yoshihisa maitani

architect of many (**) olympus camera series

Yoshihisa Maitani

Without doubt one of the finest minds in camera design and development Yoshihisa Maitani was actively head-hunted whilst at University by Eiichi Sakuria, boss of Olympus who signed him up to join the Olympus Optical Company rather than his chosen career, that of automobile engine design.

Mr. Maitani joined the company in 1956 and spent his first two years familiarising himself with the various parts of the company before being assigned to the Development group. Early in 1958 he was given the task of designing a 'cheap' camera to fill a gap in the company's product range. His only target criteria was its selling price, 6000 Yen.

After many attempts and much self criticism he recalled the lesson of one of his university lecturers and stripped the problem right back to basics. Whilst prepared to economise on virtually everything else, he stubbornly refused to fit a cheap lens to his new camera. Instead he insisted on a Tessar type triplet lens thus setting his colleague Yoshisada Hayamizu a formidable challenge, to produce such a well specified fully moving lens at such a low price. Many of the Pen's design features, including the choice of format, were the result of Mr. Maitani's cost paring, although his response to my questions about design inspiration might come as a surprise. Some five different 'mock-up' models were made, much to the astonishment of his design colleagues.

The Pen Original went into production in October 1959 made by a sub contractor and I reveal its name. Once again readers may be surprised at my findings. So huge a success was this new product, Olympus took over Pen production in 1960 and this gem of design was set to dominate the half frame market for the next two and a half decades.

Mr. Maitani now leads the design team to develop the viewfinder Pen and in the next five years huge technological advances are made including automatic exposure (Pen EE) and the world's first fully automatic motor-drive/rewind half frame camera (Pen EM.) Interestingly, Mr. Maitani has little to say about the beleaguered Pen EM.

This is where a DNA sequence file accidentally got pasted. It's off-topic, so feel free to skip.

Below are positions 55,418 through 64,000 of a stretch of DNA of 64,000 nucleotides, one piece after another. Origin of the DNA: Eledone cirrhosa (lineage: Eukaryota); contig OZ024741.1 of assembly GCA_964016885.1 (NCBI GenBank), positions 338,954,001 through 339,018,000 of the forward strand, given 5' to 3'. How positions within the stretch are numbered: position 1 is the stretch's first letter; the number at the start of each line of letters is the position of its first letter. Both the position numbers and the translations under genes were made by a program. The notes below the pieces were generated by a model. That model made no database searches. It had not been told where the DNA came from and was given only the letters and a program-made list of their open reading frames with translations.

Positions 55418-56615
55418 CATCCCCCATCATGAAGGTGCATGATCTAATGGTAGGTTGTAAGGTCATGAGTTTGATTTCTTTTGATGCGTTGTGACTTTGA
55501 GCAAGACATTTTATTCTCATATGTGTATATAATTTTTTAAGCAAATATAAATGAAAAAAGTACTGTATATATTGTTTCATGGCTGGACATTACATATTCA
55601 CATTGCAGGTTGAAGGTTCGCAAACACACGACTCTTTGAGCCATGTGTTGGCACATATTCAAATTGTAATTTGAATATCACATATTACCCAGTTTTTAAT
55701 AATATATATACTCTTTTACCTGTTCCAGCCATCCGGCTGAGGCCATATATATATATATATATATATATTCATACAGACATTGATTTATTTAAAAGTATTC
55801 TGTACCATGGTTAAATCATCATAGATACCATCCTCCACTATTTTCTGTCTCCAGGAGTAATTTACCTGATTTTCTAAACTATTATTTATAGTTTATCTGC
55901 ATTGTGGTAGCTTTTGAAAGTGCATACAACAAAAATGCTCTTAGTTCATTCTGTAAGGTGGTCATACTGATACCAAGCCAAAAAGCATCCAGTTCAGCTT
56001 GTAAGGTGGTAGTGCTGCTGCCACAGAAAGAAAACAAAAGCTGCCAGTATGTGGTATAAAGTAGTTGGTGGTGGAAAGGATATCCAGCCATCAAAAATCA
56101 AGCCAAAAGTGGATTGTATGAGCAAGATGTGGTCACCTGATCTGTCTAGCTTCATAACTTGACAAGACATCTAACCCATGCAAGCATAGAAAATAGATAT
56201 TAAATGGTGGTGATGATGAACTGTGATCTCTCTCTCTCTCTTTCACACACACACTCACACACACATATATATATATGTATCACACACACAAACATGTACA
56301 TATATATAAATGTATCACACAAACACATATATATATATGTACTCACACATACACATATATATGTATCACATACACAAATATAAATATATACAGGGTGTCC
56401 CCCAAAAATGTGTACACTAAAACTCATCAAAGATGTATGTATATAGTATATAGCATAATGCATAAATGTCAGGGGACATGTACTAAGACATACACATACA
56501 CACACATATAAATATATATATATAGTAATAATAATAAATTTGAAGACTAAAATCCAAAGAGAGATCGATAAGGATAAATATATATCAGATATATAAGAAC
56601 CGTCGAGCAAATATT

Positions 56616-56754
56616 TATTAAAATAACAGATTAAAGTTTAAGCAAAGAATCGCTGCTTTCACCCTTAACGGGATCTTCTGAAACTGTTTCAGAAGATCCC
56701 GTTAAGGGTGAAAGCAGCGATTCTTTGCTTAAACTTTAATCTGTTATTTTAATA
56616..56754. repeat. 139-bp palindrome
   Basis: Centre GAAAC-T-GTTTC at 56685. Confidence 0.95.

Pen F - Exploded diagram

His next challenge is to design a Single Lens Reflex System camera based on the enormous success of the viewfinder Pen. Thus challenged he produces in 1963 another world first - the Olympus Pen F System - a half frame SLR, an array of top quality lenses, system accessories and with the Pen FT in 1966 the first TTL metering. With a new rotary shutter that synchronises at all shutter speeds this is a remarkable achievement, and still a young man. In spite of its huge popularity elsewhere, the Pen series is considered unsuccessful in the important USA market as they have poor half-frame developing services.

Where now? Even though he had surpassed all expectations with the Pen series of cameras, Mr. Maitani's real ambition lay in designing a full frame SLR. As early as 1967 he turned his mind to this next challenge. In an age of large, clumpy, noisy full frame SLR's he designs a tiny full frame 35mm SLR system camera that leads the field and in 1972 the world is introduced to the Olympus M1. It could have been smaller but his design reflects a photographers insight, and a truly remarkable system camera is born that sets the standard for years to come.

How does the designer follow that? With remarkable vision he concentrates on the next generation of cameras, sculpturing in clay a small, compact and pocketable camera that is to be copied by all others. Of extremely high quality, offering manual and semi-automatic features with no need for case or lens cover, he produces the XA range of 'capsule cameras.' His design genius can be seen in many of the later Olympus offerings, particularly the Mju range that goes from strength to strength.

From the Pen designed down to a price, to the OM system that boasted over 260 components, the designer remains what he always has been - a photographer. He could not fulfill his dream by mechanical sophistication, though he tried. But his ultimate vision of making a photograph as easy as recalling a memory is almost here now with the digital age. Salutations, Yoshihisa Maitani - your contribution has been enormous.



Posted 2004/12/12 Copyright © 2004 John Foster